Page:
Sunday, July 31, 2011

Marginal Road, and Q&A Answers Part One

I got lots of good questions as part of the viral Q&A (ask me anything, and I will answer, is the theme). In fact, I got exactly 30 questions! Today, I'll answer 11 of them. Apologies for the long, illustration-free post. I'm still in Cleveland. I'll get some pics in part two.

Before getting to your questions, I'll share with you how my Downtown Cleveland 18-miler went yesterday. The short answer is: the *16*-miler wasn't my greatest long run ever, but I got it done, which I figure is pretty good for a working weekend in a strange city.

Here's the long answer: It was too creepy and dark at 4:30 a.m. to go outside, so I went to the hotel treadmill and ran the first 10 miles there. A travel show on Ukraine made the time go faster. However, images from that show were a problem later, when I moved outside.

By then the sun was up but at first it didn't feel too awfully hot or humid. Thinking, "Oh, eight miles will be easy and so much more interesting since I'm no longer on a treadmill with only a TV for company" I foolishly left my new CamelBak behind (more on that in a later post) and brought only a half-full water bottle. The route I chose, provided on a little card by the hotel staff, took me past some scenic stuff at first....but the interesting diversions quickly petered out. Then, it was just me, a busy highway on the other side of a fence from me, the glaring eye of the rising sun...and Marginal Road.

It looked like something out of Chernobyl, which was featured in the travel show I had watched: tufts of wan grass growing out of potholes, a giant power plant, an abandoned aviation high school with boarded up windows, the swampy smell of Lake Erie (unseen for most of the way). "Marginal" is a good name for this road. It could have been the eponymous road in Cormac McCarthy's Pulitzer-winning post-apocalyptic book. By four miles out, I felt like a Bugs Bunny character in one of those desert scenes. And at the 16-mile mark, I threw in the towel. I was so thirsty the gutter water looked tasty. But I managed to make it back to my hotel. My T-shirt hasn't been that wet in a long time.

OK! Now on to your questions:

Chris @ Heavy Steps asks...

1. What is your favorite movie?

My favorite movie(s) are the Lord of the Rings series (which are among my favorite books, too). My favorite scenes (in both the movies and books) are the ones where Gandalf slays the Balrog and (of course) where Eowyn slays the Witch King. Go Eowyn! If she were alive in our world, she'd be a runner! And if I were in her world, I'd love to be her. No ethereal elf princess types for me....Among arty think-piece type movies I love "Magnolia" and "Un Coeur En Hiver." Generally I like movies that, even if they aren't black-and-white-good-guys-beat-bad-guys type plots, nonetheless offer some hope for the human condition.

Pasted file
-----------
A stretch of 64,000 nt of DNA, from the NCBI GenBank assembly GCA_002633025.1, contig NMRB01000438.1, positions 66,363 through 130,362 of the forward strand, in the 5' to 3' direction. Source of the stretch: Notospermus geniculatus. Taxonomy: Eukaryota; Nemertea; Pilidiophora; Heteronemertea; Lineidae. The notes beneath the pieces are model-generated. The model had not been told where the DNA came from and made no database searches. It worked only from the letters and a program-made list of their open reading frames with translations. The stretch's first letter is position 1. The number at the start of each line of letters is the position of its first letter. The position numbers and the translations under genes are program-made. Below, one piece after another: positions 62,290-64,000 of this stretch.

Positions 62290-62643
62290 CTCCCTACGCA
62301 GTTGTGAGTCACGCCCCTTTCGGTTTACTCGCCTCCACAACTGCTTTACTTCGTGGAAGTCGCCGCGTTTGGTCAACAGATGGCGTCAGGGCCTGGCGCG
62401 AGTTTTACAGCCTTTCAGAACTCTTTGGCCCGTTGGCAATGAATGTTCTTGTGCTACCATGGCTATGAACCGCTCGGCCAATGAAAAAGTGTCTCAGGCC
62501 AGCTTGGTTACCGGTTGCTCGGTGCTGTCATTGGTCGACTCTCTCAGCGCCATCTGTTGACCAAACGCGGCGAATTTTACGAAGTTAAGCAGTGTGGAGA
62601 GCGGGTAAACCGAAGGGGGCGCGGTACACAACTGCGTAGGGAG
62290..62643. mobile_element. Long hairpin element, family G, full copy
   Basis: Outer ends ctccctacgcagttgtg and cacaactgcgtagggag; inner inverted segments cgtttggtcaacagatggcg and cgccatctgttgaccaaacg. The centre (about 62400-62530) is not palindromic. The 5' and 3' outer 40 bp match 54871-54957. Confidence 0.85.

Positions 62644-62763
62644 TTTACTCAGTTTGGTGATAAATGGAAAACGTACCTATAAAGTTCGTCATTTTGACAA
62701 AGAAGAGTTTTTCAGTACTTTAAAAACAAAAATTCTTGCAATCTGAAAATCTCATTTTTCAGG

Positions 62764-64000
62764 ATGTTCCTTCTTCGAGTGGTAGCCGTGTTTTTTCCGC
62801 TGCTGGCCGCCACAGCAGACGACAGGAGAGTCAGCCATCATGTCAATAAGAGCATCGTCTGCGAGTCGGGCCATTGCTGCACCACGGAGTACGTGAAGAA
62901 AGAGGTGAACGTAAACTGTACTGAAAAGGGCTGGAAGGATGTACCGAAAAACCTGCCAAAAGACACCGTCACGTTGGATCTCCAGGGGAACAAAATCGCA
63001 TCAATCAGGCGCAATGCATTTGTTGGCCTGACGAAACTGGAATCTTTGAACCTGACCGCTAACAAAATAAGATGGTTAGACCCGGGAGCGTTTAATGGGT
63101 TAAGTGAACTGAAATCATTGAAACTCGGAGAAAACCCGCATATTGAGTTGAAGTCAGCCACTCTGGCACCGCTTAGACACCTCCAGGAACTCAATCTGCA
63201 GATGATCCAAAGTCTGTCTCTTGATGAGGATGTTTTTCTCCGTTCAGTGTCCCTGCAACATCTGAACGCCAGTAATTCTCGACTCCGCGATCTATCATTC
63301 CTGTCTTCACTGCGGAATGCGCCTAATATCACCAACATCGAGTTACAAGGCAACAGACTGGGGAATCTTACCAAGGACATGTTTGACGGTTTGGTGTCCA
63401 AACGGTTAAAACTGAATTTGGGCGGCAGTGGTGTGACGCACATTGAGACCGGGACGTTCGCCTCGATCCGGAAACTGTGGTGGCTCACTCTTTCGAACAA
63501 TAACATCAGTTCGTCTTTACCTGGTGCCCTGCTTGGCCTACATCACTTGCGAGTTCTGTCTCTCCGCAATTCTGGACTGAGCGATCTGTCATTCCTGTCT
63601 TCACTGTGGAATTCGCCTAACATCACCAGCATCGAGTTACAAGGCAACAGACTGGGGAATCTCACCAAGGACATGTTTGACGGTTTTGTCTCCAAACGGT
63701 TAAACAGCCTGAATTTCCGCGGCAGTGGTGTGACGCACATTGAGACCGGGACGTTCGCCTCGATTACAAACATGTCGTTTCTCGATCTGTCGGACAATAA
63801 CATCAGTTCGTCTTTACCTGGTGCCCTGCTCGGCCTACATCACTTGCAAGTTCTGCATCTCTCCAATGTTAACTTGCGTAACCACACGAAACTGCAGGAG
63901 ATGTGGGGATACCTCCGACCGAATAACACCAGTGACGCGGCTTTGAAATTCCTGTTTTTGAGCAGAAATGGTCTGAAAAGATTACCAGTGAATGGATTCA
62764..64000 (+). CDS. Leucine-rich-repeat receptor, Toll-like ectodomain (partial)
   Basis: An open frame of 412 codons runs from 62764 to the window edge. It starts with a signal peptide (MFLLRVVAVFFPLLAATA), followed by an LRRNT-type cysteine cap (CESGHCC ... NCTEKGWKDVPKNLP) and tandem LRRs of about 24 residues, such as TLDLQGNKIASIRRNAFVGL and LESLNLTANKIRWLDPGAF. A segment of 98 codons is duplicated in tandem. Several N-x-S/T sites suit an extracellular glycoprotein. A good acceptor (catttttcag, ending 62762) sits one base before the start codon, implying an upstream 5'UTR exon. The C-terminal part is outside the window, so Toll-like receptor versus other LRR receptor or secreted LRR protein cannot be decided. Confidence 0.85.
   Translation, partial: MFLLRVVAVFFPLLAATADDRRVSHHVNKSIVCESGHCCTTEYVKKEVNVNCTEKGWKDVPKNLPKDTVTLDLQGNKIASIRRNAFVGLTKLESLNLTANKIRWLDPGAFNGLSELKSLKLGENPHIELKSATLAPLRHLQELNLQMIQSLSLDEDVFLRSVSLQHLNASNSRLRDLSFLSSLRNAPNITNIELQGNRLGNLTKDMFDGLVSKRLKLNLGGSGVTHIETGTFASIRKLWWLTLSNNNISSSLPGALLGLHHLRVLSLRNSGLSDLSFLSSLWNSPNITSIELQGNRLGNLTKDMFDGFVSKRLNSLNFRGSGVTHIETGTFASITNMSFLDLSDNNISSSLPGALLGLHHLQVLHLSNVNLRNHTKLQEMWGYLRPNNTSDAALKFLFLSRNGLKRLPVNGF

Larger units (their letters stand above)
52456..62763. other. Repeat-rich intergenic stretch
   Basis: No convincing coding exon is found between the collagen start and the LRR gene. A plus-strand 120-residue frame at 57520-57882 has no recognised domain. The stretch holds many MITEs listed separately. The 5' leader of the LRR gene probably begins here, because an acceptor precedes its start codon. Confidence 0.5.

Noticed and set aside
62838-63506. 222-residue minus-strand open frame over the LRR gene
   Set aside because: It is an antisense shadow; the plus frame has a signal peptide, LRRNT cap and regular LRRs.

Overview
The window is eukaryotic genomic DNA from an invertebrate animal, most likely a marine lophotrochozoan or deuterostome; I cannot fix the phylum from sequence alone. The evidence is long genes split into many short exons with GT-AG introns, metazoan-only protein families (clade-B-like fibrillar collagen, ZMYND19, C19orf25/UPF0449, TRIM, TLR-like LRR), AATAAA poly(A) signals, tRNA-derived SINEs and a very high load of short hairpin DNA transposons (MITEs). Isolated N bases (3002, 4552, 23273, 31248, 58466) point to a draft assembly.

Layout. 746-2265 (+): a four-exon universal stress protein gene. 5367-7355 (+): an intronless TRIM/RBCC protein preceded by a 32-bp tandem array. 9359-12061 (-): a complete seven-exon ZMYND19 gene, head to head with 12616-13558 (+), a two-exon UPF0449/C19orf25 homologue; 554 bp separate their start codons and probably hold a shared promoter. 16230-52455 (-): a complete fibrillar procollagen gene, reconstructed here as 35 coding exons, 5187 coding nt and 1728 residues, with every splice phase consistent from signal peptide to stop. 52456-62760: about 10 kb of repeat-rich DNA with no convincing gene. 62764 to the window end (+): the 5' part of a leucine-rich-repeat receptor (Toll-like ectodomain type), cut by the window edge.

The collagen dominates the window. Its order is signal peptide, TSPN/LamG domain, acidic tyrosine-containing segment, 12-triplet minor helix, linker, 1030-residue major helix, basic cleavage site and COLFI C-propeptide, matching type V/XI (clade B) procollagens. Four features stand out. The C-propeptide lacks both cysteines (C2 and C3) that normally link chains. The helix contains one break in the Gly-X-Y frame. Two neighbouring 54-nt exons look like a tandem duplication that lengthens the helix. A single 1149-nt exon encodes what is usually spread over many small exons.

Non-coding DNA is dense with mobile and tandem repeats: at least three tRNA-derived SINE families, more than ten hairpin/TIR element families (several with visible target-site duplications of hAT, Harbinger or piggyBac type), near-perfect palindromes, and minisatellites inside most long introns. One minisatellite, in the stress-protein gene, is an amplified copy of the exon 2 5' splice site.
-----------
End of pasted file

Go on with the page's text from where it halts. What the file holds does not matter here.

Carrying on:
2. What big races do you have planned?

My next big race is the Top of Utah Marathon on September 17 in Utah's Cache Valley. After that, I am signed up for the Houston Marathon in January (please give to my cause, the Houston Food Bank, if you haven't yet! read more here). I may also run the Colder Boulder 5K in December (if marathon training allows; I just love that race)
and a half-marathon if needed as a progress check before Houston.

3. What is your fave about running and what do you HATE about running?

I love almost everything about running, but my favorite thing is the effect is has on my mood and outlook (I believe it has prevented me from suffering a mild form of hereditary depression). I like how it challenges me. As for what I don't like? Hmm...I wish I were better at it, that it came more easily to me. :^) I don't really hate that factor, though. It's just hard to take during those times when you feel like a plateau will be permanent.

Erin at See Mom Run Far (who I will be meeting in seven short weeks at Top of Utah) asks:

4. What would be your ULTIMATE race if money, travel, child care, etc. didn't matter?

I thought long and hard about this question! The London Marathon? The Comrades Marathon? The Great Wall Marathon? And lame as it may sound for someone who does love travel, the two races that are on my must-do list are right at home in Colorado. The Pikes Peak Ascent is the first. I will do this someday soon, I hope. I just have to get to Boston first. (Oddly, I have no interest in the marathon option for this race. It sounds like the down part just beats your body up too much.)

The second: the Imogene Pass Run. This is a 17.1 mile point-to-point mountain race in the western San Juan mountains, run along a route connecting the towns of Ouray (7810 ft.) and Telluride (8750 ft.) by way of 13,114 foot Imogene Pass. I just love that part of the state. I also love trail running. And it sounds like a great way to get an "ultra" type experience in without actually having to do an ultra.

5. If you could go back in time and change anything about your life what would you change (and no saying "nothing")? :)

Oh, there's no chance I'd say nothing! Since everyone makes mistakes, how could anyone have no regrets??

I would not wimp out of cross-country in high school. I would be on the team, even if I were always last and slowest. I would thereby discover sooner that I, too, can be a runner. (And maybe I'd be faster today. :^) )